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Maker(s):Chelor, Cesar
Culture:American (1720-1784)
Title:cornice plane
Date Made:1775-1784
Type:Tool - Woodworking
Materials:wood; base metal: iron
Place Made:Massachusetts: Wrentham
Measurements:Overall: 5 1/2 in x 13 1/2 in x 4 1/16 in; 14 cm x 34.3 cm x 10.3 cm
Accession Number:  HD 2022.9
Credit Line:Gift of Amy Ramage Lyman, daughter of John Hilton Lyman and great great niece of Catherine Ramage Bliss of South Deerfield
Museum Collection:  Historic Deerfield
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Description:
Cornice plane produced by African American planemaker, Cesar Chelor (1720-1784), of Wrentham, Massachusetts. The plane is stamped on the end (or toe): "CE*CHELOR / LIVING*IN / WRENTHAM," "EM," and "AA." Chelor learned the art of plane making from his enslaver, Francis Nicholson (1683-1753), who also worked as a planemaker in Wrentham. In 1753, Nicholson died, and, as stipulated in his will, Chelor was freed. In his will, Nicholson also provided Chelor with woodworking tools and land, thereby supplying him with the necessary capital to establish his own business. Chelor continued to work as an independent planemaker in Wrentham for some thirty years following his emancipation until his death in 1784. It was during this time that this cornice plane—used for creating complex moldings, such as crown moldings—was likely made.

Construction: Cornice plane of large rectangular shape stamped on the toe (or front of the plane) with several marks. The plane is chamfered along its top left and side edges, and the corners of the plane feature lamb’s tongue chamfering. The top edge along the back of the plane is rounded, and the top edge along the front is square. The base of the handle (or tote) fits into a shallow, rectangular-shaped mortise, and is secured into place with a single screw. The top of the iron blade and wooden wedge (or key) are rounded. The front, back, and right sides of the plane are flat, and the left side (or stock) is stepped. The stock has a projecting lower edge that forms the fence, and cove molding along its midsection. The bottom (or sole) of the plane includes a fence along with compound cove and serpentine shaped curves.

Label Text:
Unnamed Figures, May 1, 2024-August 4, 2024: Born about 1720, Cesar Chelor is the earliest documented Black planemaker in colonial America. Chelor learned the art of plane making from his enslaver, Francis Nicholson (1683-1753), who worked in Wrentham, Massachusetts. During his enslavement, Chelor likely made many of Nicholson’s planes, but his contribution was hidden behind the stamp that marked various planes produced in Nicholson’s shop: “F. Nicholson, Wrentham.” In 1753, Nicholson died, and as stipulated in his will, Chelor was emancipated. Nicholson provided Chelor with woodworking tools and land, thereby supplying him with the necessary capital to establish his own business.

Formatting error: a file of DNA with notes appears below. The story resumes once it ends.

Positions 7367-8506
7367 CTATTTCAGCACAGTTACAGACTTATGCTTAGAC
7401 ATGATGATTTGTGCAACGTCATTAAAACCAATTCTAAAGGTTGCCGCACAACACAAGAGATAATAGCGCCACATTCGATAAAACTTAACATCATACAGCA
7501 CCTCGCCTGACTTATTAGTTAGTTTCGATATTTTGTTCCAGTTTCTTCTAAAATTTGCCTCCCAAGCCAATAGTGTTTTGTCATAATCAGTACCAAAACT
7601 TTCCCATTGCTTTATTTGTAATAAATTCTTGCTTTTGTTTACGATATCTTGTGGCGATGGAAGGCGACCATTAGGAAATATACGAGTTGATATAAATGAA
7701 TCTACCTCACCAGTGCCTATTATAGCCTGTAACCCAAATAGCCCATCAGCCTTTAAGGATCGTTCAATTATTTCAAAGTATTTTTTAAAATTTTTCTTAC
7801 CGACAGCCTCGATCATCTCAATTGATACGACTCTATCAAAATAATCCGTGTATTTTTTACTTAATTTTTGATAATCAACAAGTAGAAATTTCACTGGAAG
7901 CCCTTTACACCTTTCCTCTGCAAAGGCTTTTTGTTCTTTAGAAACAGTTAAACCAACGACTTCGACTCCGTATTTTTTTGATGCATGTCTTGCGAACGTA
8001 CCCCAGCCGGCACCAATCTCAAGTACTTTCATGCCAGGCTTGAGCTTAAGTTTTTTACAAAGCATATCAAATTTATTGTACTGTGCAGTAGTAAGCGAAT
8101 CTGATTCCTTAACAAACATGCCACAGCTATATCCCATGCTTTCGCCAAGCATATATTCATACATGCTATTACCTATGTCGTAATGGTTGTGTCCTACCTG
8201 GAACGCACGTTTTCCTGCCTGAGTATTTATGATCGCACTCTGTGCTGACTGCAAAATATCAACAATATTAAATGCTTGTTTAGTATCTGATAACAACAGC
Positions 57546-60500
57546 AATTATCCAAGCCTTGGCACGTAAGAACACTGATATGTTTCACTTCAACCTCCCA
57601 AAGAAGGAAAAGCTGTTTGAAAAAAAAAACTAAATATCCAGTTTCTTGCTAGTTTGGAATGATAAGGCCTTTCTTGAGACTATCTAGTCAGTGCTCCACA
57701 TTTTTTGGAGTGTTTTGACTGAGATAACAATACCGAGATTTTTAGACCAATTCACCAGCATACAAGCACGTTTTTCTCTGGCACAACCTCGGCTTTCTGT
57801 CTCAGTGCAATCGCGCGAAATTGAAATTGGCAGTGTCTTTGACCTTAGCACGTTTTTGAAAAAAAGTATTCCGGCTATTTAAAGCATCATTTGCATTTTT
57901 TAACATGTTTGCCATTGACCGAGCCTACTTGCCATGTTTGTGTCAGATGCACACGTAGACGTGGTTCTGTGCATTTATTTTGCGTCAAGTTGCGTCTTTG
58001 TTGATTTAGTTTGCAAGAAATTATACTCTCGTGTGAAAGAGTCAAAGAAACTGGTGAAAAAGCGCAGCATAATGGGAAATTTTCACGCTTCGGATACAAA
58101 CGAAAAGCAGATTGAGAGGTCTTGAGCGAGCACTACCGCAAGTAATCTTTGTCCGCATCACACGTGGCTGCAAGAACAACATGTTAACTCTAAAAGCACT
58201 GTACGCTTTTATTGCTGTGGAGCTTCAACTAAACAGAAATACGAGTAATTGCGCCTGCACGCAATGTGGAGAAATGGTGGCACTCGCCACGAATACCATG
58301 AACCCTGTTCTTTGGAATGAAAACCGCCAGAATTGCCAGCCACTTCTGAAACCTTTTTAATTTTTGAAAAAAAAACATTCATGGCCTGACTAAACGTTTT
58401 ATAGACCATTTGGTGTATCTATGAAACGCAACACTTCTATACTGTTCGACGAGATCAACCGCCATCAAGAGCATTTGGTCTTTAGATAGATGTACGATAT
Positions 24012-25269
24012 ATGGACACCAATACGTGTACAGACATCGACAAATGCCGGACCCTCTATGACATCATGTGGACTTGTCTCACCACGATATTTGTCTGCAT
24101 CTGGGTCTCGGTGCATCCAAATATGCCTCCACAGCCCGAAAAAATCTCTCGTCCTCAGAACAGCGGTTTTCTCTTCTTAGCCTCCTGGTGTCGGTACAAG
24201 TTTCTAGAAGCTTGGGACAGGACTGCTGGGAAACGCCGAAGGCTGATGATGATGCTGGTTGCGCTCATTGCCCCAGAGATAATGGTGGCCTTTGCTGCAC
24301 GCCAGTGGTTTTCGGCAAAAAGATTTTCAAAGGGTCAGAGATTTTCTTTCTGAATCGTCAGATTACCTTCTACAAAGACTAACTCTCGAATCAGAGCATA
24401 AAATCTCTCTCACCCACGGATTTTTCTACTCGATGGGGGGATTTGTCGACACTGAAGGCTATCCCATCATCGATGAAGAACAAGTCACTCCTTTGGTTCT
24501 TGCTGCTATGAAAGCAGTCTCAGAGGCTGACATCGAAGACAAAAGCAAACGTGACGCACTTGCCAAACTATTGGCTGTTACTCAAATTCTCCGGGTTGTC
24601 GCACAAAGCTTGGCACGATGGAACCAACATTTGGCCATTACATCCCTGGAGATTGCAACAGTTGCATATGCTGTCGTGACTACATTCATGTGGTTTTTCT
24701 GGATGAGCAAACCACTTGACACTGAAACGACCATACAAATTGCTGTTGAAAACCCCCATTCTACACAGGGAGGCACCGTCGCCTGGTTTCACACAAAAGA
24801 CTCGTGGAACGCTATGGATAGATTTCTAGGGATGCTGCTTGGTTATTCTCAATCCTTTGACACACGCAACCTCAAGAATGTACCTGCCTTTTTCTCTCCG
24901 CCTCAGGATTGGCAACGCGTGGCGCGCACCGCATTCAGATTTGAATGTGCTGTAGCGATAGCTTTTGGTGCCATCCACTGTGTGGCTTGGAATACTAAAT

Chelor continued to work as an independent planemaker in Wrentham for some thirty years following his emancipation until his death in 1784. His shop proved to be a success as evinced by the number of planes that survive bearing his mark, and the high quality of those planes, including this example boldly stamped, “CE CHELOR LIVING IN WRENTHAM.” One of many different types of planes produced by Chelor, cornice planes created complex moldings, such as crown moldings, used to decorate interior woodwork and furniture. The plane also possesses an owner’s initials, “E.M.,” which likely belong to Elias Mann (1750-1825), a White cabinetmaker and housewright from Stoughton and Northampton, Massachusetts, who was possibly the plane’s original owner. The plane’s survival serves not only as a material reminder of the skill of its maker and the prosperity of a Black-owned business in early America, but also lends insight into the relationships formed between enslaver and enslaved and the patronage of Black businesses by White craftsmen in 18th-century New England.

Tags:
tools; enslaved persons

Link to share this object record:
https://museums.fivecolleges.edu/test/detail.php?t=objects&type=ext&id_number=HD+2022.9

Research on objects in the collections, including provenance, is ongoing and may be incomplete. If you have additional information or would like to learn more about a particular object, please email fc-museums-web@fivecolleges.edu.

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